Day: May 19, 2016

Raising a toast — and not a little money — to Olmsted, a century-plus later

Cherokee Park visitors at Hogan’s Fountain in 1920.

Frederick Law Olmsted died 113 years ago this August, so we can only imagine what he’d think of the emerald necklace of parks and parkways his famous New York firm designed for Louisville. Olmsted visited the city in 1891 at the invitation of prominent citizens with newly acquired land reserved for parks; he was 69 years old, and well into a second career (first one: newspaper reporter).

Louisville was flexing its big-city muscles at a time of huge population growth. The Southern Exposition of 1883-87 in what is now Old Louisville had shined a spotlight on the city — an electric one, in fact. One of the exposition’s top draws was the largest to-date installation of Thomas Edison’s incandescent light bulbs, to illuminate the exposition at night. (Edison had lived in Louisville 16 years before.) By Olmsted’s arrival, the city had 161,129 residents, a 60% increase in just the two decades after the Civil War.

The parks project ultimately grew to 18 parks and six parkways, public green space that links Louisville to one of Olmsted’s most famous works: Central Park in New York. (And, indeed, we have our own Olmsted-designed Central Park, in Old Louisville.) Much of the work was certainly executed by Olmsted’s firm, rather than the man himself. Tragically, just four years after he visited Louisville, senility forced Olmsted to retire. He died  in 1903 at McLean Hospital in suburban Boston, originally an asylum for the insane.

This morning, we heard Olmsted’s history retold when several hundred people crowded into an auditorium on the Bellarmine campus for the Olmsted Park Conservancy‘s annual fundraising breakfast. Mimi Zinniel, the group’s CEO, runs a tight ship: The event’s notice promised Heine Bros. coffee and a chance to network from 7:30 until 8, when the program would start promptly, concluding by 9. This made sense, because most of the attendees would soon be on their way to work. Nearing 8, the din of so many people talking at once was amplified by the cavernous space, which looked like a basketball court, minus hoops, but with dozens of linen-topped round tables. On the menu: yogurt parfait with granola and fresh blueberries, and quiche Lorraine.

The speakers’ remarks were mercifully short and to the point, with videos adding entertaining pizzazz; one featured children and parents proclaiming which parks were their favorite. But the video drawing the most cheers came midway through. It starred retiring Metro Council member Tom Owen, whose district includes one of the biggest and best-known: Cherokee Park in the Highlands. Owen’s just-elected successor, Brandon Coan, wore a cream-colored suit and greeted well-wishers. Boulevard complimented him on his campaign’s financial efficiency — spending just $18 per vote vs. the $63 spent by the No. 2 finisher, Stephen Riley. Coan protested, but only mildly: “Actually, I think it was closer to $13.”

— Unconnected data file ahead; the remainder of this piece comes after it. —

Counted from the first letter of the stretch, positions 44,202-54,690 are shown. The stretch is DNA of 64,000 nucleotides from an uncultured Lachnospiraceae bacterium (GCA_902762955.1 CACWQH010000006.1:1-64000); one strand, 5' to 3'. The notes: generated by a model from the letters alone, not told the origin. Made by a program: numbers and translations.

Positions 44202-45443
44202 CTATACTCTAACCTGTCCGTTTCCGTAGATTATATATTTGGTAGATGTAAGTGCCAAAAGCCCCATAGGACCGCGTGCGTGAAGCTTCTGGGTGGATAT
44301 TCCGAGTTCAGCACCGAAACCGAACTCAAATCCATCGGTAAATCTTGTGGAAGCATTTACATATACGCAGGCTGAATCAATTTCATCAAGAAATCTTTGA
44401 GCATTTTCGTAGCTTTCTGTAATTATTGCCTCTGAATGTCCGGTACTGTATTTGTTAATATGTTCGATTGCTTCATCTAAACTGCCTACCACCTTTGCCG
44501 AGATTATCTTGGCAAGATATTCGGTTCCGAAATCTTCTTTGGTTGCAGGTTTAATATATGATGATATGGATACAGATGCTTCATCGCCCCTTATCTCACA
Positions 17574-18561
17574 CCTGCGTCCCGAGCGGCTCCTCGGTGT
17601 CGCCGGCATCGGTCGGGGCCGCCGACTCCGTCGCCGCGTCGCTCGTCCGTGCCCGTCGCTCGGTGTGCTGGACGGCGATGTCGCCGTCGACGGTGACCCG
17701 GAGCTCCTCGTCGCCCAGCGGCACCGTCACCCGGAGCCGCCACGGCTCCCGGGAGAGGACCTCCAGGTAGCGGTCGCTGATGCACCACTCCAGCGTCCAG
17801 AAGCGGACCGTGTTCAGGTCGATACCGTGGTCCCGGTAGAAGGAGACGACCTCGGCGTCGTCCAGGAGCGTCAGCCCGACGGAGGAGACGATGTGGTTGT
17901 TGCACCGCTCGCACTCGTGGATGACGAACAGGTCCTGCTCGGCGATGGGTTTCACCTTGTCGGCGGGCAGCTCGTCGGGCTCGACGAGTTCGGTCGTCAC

Frederick Law Olmsted

Squint your eyes a bit — well, a lot — and Owen bears a passing resemblance to Olmsted. Some of that’s the white beard, and age: Owen is now 76. Like Olmsted, he’s all about the outdoors, famously getting about the city on bicycle in a fluorescent-green safety vest. And that’s how he appeared in the video: touring the Olmsted parks as he told their history (history-telling being his other job, after all). Concluding his tour, Owen didn’t miss a chance to plug one of the fundraiser’s main sponsors.

“Now,” he said, “I’m going to pedal off and get a special cup of Heine Bros. coffee.” Cue applause.

Photo, top: Girls pose for a picture in a Winton Six automobile in front of Hogan’s Fountain at Cherokee Park, 1920; the University of Louisville photography archives.

Lady Mary would absolutely approve: Guests dress for success at the Long Run Hounds Hunt Ball

Big smiles, big personalities and big business networking — yes, it’s everyone’s favorite feature in the society shiny sheets: party photos! Boulevard picks through the pics, choosing our favorite coverage. Today’s entry is from Nfocus Louisville.

Napier’s nattier.

Long Run Hounds Hunt Ball
“The invitation,” Tonya Abeln writes, “eloquently stated the dress code as ‘White or Black Tie — Scarlet, if convenient,’ and for most of the members, their scarlet riding frock, designed as a bright form of identification as well as to denote a seasoned Hunt member, was the perfect dapper ensemble.”

In other words, picture “Downton Abbey’s” Honorable Evelyn Napier, looking askance in the photo, above right.

Annette Adams chaired the party at the Pendennis Club, where a silent auction was all about some serious and even mysterious paraphernalia: vintage English lapel pins, hunt bridle (?) and breastplate (?!).

Lest readers blanch at the thought of tearing a fox to pieces, not to mention the traditional “blooding” procedure, Nfocus urged calm: “Foxhunting could more accurately be called fox chasing, as LRH is one of many ‘no-kill’ hunt clubs, indulging in the sport purely for the enjoyment of the outdoors with their four legged friends.”


Related: more Nfocus party photos. Buy a vintage Gordon Weatherill gent’s red hunt coat for £255 ($372 at current exchange rates). Check out the latest rankings in The Boulevard Social 400.

Photo, top: Lady Mary Crawley and Napier, whose Turkish hunting companion was dying to bed her.

Great GatsbyF. Scott Fitzgerald’s best-known novel chronicles the star-crossed romance between Louisville debutante Daisy Fay Buchanan and a local soldier, the future tycoon Jay Gatsby. In this passage, her friend Jordan Baker is recalling their Louisville childhood among the well-to-do gentry, living in mansions ringing verdant Cherokee Park in 1917.